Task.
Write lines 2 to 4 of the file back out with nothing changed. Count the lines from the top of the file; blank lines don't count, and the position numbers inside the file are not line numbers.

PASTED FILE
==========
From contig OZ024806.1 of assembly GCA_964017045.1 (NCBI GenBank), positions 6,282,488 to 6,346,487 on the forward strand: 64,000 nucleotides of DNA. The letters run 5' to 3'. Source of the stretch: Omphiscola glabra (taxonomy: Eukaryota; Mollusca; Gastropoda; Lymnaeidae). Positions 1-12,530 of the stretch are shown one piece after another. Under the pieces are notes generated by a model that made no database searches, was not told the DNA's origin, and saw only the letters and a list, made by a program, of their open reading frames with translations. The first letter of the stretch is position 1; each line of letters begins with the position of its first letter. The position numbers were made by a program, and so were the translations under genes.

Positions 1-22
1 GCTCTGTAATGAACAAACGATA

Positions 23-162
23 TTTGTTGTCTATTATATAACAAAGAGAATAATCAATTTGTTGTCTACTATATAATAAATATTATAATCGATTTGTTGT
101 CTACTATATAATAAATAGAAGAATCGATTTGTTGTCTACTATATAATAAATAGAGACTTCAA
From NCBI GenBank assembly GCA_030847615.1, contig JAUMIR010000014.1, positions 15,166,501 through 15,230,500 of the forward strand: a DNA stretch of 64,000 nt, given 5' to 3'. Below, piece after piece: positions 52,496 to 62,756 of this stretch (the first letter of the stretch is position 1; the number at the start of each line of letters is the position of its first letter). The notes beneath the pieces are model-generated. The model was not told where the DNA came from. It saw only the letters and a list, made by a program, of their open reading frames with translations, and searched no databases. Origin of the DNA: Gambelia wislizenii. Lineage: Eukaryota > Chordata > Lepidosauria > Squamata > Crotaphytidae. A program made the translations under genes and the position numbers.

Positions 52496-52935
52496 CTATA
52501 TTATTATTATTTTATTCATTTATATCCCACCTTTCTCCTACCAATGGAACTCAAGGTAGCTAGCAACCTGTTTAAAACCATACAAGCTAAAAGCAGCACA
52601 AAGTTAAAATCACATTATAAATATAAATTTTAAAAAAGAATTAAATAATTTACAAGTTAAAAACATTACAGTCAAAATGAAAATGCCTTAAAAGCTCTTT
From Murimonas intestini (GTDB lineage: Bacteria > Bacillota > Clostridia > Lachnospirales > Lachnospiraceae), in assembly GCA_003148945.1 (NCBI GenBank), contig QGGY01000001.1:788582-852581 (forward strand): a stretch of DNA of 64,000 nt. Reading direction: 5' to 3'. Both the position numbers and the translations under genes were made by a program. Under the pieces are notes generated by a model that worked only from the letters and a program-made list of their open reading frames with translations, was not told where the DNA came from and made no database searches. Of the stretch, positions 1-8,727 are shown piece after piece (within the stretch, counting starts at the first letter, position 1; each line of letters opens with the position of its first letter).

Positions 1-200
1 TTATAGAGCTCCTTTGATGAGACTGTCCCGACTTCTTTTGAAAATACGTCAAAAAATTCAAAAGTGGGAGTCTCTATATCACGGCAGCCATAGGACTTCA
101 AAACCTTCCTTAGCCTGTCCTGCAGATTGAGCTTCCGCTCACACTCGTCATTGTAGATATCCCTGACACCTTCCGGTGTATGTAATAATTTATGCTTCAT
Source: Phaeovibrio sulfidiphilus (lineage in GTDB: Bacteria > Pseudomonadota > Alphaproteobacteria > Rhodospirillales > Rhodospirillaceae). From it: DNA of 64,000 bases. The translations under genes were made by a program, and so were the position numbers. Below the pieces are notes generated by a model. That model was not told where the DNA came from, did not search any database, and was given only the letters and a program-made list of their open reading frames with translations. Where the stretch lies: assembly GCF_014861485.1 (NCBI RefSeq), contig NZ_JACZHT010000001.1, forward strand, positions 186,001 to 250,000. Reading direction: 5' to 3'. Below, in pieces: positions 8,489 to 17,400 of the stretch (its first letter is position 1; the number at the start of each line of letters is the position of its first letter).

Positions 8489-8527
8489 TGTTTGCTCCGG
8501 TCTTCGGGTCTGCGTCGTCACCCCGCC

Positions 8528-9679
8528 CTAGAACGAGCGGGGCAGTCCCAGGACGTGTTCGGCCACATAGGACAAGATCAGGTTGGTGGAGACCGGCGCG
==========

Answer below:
Positions 1-22
1 GCTCTGTAATGAACAAACGATA

Positions 23-162